Future Operating Systems Will Aim For Efficiency

By Gregg Housh

It is easy for a generation of computer users to look back warmly on the era of MS-DOS. In the distant past, a simple set of letters and punctuation was all you needed to launch a computer program. This command handled all of the inner functions that permitted the code to work. Basically, you only needed to type a command on a black screen with a single cursor. The user-friendly operating system developed as a response to public demand for graphical icons. To the computer novice, this seems much simpler than typing a command. In reality, though, this change birthed a whole new wave of headaches to the computing experience.

First of all, a graphical representation of your software uses system resources. While this may seem insignificant for most users, this is a major issue if you plan on stress your PC to its full capacity. As more users began purchasing these operating systems, software developers decided to include more capabilities in an effort to anticipate the user's software. If an operating system were planned out with your favorite software in mind, this would be a good thing. Unfortunately, most software designers attempted to anticipate every last possible application that any user anywhere might think to use. All of this added capability slows your computer down much like bloatware.

Linux has earned the hearts and minds of many users because it permits for setups that do very little. Many versions of Linux operate in minimalist fashion, you have to select programs and dependencies as you need them. While this might feel too difficult to manage for many users, it is great when you plan to use your machine to its full potential. Many technically minded users prefer a lighter operating system. However, if you are looking to jump head first into your favorite programs without much research, the resource heavy systems have better general compatibility.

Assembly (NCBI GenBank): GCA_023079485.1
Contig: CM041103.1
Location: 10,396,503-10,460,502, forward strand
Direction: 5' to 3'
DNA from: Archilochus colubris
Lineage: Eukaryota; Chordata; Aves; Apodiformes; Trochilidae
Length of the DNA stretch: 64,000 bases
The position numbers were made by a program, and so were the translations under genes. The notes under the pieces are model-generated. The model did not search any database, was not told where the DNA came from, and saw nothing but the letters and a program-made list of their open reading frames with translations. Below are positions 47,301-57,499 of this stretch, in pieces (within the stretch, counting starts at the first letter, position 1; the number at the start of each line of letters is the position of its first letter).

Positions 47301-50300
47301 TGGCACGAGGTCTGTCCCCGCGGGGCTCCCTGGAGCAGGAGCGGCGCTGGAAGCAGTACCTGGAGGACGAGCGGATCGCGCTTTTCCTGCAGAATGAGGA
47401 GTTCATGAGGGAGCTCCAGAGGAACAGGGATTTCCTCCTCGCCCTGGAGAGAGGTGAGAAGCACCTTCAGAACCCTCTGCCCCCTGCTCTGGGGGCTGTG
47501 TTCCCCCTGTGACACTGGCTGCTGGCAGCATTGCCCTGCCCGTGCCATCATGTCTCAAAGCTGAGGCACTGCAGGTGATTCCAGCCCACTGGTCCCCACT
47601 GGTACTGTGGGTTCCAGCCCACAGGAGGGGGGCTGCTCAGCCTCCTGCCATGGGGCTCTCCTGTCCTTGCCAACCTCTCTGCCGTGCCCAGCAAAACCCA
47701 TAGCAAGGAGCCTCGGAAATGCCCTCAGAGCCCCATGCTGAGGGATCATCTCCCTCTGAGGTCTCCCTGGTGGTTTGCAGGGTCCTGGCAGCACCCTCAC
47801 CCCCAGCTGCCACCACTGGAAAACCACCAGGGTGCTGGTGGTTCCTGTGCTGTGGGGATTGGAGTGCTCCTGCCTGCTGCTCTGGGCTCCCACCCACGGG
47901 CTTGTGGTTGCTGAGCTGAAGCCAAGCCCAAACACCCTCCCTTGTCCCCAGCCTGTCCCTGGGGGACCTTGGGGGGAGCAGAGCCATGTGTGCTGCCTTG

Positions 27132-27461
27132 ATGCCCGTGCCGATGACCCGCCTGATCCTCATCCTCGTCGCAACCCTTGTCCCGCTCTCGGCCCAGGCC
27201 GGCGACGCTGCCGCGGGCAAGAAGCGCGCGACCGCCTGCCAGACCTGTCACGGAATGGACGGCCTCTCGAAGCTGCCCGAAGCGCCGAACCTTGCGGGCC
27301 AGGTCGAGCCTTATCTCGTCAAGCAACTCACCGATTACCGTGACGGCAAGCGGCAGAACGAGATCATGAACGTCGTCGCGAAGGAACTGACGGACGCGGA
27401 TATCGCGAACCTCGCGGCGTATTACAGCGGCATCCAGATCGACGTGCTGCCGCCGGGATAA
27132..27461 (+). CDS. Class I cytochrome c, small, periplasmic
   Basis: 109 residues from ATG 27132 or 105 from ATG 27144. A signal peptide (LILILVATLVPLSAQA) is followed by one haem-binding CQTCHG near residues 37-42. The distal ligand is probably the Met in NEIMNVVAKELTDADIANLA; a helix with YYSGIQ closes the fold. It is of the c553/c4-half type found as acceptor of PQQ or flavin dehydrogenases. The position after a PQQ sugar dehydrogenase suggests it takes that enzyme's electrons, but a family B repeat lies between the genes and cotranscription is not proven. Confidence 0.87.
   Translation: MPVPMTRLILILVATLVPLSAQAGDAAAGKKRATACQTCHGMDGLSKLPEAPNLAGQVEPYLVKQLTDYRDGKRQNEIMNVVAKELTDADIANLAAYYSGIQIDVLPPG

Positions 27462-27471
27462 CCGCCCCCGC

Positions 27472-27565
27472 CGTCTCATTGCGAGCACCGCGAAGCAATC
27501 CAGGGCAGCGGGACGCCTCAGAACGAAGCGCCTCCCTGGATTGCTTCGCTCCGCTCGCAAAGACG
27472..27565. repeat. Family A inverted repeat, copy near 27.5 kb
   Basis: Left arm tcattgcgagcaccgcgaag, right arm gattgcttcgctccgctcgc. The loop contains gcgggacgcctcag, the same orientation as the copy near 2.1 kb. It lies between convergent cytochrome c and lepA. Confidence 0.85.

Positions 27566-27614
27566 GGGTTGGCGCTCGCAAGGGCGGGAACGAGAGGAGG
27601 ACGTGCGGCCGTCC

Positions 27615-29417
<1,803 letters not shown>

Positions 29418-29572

Microsoft's Windows Vista was arguably the pinnacle of the extravagant operating system. Its services anticipated nearly anything a user could attempt to throw at it. Ironically, this led to an complete ideological U-turn for Windows 7. Windows 7 employs a lightness of resource use that competes directly with Linux.

New technology seems to be inspired by the desire to do more with less. There should be a future motivation to satisfy both of these needs. The latest operating system releases by all of the major competitors in the field seem to speak to this user demand. There will always be a need for a smart balance between compatibility and operating system memory use.

Fortunately, we are blessed with a robust market of operating system providers. Eachnew round of releases offers different advantages. There are arguments for using every modern operating system which depend heavily on user needs. When deciding on your preferred operating system, you must carefully look into its synergy with software that you intend to use. Each competitor looks to satisfy a certain market. Your market will be represented by at least one of the recent releases at any time. Ask others that use the same software for tips on which operating system to buy. - 30240

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